Five years ago, a woman emigrated from the Indian state of Punjab to London to pursue a business degree. She had only begun adjusting to her new life when her university was abruptly shut down, and she found herself with little to do. Three months later, her family got her married to a British-born man of Indian descent. Four months after the wedding, her husband and his family began to physically, mentally and verbally abuse her. “They treated me like a prisoner,” she said. “I couldn’t go anywhere, couldn’t phone my brother or my family.”
After suffering about three years of this abuse, the woman visited her brother in Rotherham, a sleepy town in northern England. When the time came to return to her husband’s house, her in-laws phoned, saying they would not take her back. “Keep her,” they told her brother. Shortly after this, her husband arrived drunk at her brother’s doorstep, and threatened to kill him. The woman contacted the police, who told her about Apna Haq, a local rehabilitation centre for victims of domestic violence.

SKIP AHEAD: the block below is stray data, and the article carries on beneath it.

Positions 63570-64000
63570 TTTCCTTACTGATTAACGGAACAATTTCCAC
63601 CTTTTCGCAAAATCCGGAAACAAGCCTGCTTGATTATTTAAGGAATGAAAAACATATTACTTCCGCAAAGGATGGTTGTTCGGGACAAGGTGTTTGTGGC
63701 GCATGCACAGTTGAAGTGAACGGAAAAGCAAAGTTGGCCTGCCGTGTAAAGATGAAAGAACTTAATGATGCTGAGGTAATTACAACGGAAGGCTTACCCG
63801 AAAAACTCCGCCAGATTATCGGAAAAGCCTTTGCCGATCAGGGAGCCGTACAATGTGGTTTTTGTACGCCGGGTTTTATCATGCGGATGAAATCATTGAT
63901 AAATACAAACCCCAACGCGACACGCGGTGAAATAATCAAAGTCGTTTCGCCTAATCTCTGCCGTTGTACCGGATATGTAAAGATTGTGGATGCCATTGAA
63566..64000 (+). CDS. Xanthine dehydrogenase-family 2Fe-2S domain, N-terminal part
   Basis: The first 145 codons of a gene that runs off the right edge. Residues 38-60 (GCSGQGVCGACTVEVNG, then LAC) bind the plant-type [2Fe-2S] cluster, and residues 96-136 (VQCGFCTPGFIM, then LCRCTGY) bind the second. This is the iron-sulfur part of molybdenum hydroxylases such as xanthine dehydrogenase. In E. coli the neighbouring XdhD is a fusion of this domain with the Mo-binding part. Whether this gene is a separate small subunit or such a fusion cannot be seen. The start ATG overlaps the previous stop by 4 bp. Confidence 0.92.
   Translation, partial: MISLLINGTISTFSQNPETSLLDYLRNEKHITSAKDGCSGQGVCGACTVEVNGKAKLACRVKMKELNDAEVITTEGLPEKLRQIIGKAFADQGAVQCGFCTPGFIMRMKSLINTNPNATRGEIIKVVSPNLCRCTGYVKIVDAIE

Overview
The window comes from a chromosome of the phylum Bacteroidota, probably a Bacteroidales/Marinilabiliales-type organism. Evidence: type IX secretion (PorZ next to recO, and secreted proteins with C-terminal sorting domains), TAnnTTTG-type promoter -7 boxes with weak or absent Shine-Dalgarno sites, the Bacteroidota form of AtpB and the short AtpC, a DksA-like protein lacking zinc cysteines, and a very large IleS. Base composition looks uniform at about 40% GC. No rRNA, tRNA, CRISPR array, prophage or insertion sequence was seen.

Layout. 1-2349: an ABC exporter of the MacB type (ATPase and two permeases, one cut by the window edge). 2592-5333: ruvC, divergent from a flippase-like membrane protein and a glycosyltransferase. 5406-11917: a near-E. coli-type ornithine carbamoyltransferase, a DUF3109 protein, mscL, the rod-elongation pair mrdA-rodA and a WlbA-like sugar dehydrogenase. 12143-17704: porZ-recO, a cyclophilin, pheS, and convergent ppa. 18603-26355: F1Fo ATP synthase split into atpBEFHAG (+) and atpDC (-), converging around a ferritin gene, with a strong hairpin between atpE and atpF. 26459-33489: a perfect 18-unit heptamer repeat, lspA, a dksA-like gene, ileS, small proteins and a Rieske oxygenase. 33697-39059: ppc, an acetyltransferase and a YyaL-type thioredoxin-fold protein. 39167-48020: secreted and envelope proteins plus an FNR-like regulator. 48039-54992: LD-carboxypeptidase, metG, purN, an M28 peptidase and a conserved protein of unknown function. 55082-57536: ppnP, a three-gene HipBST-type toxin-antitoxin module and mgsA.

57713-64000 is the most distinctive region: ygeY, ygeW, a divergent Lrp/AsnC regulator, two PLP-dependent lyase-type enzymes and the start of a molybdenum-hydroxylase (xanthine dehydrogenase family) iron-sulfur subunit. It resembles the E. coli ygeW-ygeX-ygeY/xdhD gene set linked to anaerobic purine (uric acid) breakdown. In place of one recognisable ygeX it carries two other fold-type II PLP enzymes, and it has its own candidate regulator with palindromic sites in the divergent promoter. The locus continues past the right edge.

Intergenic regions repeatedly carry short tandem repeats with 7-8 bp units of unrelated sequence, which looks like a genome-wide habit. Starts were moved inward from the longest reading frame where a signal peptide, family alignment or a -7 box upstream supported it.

For over a year now, she has been using the organisation’s services. The woman, now 32 years old, met me in Apna Haq’s office last December. She said that, for a long time, she had hesitated to seek help because she worried about the damage it might inflict on her “reputation and family name.”
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